Robotics, as we know of it, has transformed a great deal. Robotics date back as far as ancient myths! Robot comes from the Czech word 'robota' which means 'forced work or labor'. Some of the earliest robotics was found in 1400 B.C. Babylonians developed the clepsydra, a clock that measured time using the water flow. It was considered one of the first "robotic" devices in history. Not shortly after, in 350 B.C. a Greek mathematician, Archytas of Tarentum built a mechanical bird "the Pigeon" that was propelled by steam. It was dated to be one of the earliest forms of flight! What about in 1495? Leonardo DaVinci designed a mechanical device that resembled an armored knight. "Leonardo's robot" and mechanisms like it were usually built to amuse royalty. Robotics started to become more and more complex. In 1936 Alan Turing introduced a theoretical computer called the Turing Machine. In 1940, Issac Asimov created his Three Laws of Robotics: 1) A robot may not injure a human being, or, through inaction, allow a human being to come to harm 2) A robot must obey the orders given it by human beings except where such orders would conflict with the First Law. 3) A robot must protect its own existence as long as such protection does not conflict with the First or Second Law. Asimov later adds the Zeroth Law which states: A robot may not injure humanity, or though inaction, allow humanity to come to harm. In 1956, George Devol and Joseph Engelberger form the world's first robotics company, Unimation. In 1961, Unimate, the world's first industrial robot, was put to work on a General Motors assembly line. Robotics has been traced back to the early B.C. years. But how does this affect us you might ask? Well the development of robotics has lead us to new and improved machineries that are used in our everyday life. According to NASA, Robotics is the study of robots. Robots are machines that can be used to do jobs. Some robots can do work by themselves. Other robots must always have a person telling them what to do.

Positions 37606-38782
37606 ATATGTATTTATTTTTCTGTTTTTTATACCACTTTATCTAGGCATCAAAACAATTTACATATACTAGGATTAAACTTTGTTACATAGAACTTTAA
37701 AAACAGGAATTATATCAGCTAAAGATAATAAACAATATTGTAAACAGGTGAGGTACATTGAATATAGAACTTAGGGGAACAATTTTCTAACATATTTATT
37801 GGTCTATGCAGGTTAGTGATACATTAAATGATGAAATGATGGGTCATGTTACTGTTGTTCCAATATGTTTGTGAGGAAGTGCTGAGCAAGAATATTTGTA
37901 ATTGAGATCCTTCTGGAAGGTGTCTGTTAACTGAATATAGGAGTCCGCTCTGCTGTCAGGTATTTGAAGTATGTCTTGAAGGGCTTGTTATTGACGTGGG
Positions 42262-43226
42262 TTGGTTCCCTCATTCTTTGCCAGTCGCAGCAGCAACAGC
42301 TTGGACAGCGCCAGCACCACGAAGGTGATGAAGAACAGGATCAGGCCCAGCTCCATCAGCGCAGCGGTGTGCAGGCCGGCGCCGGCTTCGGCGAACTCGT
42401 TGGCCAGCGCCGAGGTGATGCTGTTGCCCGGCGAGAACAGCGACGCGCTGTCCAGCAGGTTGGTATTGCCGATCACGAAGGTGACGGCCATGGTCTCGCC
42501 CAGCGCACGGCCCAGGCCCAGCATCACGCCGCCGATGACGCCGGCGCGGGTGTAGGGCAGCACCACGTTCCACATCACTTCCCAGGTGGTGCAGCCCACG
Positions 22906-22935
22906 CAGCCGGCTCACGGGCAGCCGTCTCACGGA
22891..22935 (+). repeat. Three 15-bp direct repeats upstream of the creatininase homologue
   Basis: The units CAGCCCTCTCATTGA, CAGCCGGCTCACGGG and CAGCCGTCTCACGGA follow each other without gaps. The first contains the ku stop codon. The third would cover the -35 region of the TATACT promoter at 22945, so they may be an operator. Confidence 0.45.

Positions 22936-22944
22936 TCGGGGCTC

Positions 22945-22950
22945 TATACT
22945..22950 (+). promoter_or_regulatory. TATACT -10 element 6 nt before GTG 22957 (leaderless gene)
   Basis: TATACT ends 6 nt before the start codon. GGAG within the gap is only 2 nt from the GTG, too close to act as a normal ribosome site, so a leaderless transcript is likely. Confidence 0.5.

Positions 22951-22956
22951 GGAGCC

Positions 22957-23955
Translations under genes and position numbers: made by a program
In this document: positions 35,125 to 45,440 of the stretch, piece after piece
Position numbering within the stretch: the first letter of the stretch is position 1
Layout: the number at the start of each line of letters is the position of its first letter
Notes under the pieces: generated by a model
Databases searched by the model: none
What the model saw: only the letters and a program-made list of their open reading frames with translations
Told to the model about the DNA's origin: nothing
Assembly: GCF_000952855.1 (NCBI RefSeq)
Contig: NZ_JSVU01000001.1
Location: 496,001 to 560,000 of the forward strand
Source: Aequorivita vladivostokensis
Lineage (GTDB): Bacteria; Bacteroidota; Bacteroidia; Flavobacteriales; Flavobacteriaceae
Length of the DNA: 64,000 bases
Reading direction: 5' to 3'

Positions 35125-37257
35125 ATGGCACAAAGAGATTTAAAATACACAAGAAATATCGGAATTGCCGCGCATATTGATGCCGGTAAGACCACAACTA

Robots, in layman’s terms, are essentially here to help make humans day to day life a little bit easier. In some definitions a robot is described as an “artificial agent" Artificial meaning someone made it and agent meaning it does something for someone. Some places you may find robotics that you overlook are; vehicles, precision cutting, lasers, mobile phones, bomb disposal, surgeons are performing robotic-assisted surgeries, manufacturing, to assist the disabled, mail delivery in large corporations, to assist police and SWAT teams in dangerous situations, land mine detection, toys, and robotics in space. Robotics is a cheaper, easier and safer way of getting things done! Robots can explore inside gas tanks, volcanoes, Mars and other places too dangerous for humans to go! Robots also can do one thing over and over again. They are there for those repetitive tasks that humans often hate doing. Without the use of robotics, a lot of information would be unknown. A lot of research is done using robots and without those we would not have vital information about space and danger zones like volcanoes. Robotics are used in our everyday life and our usually overlooked. What about your dishwasher? That is robotics based! There are so many devices around you that can be classified under robotics. Over the centuries, robotics has grown and has become more complex. Who knows what they may do in the future.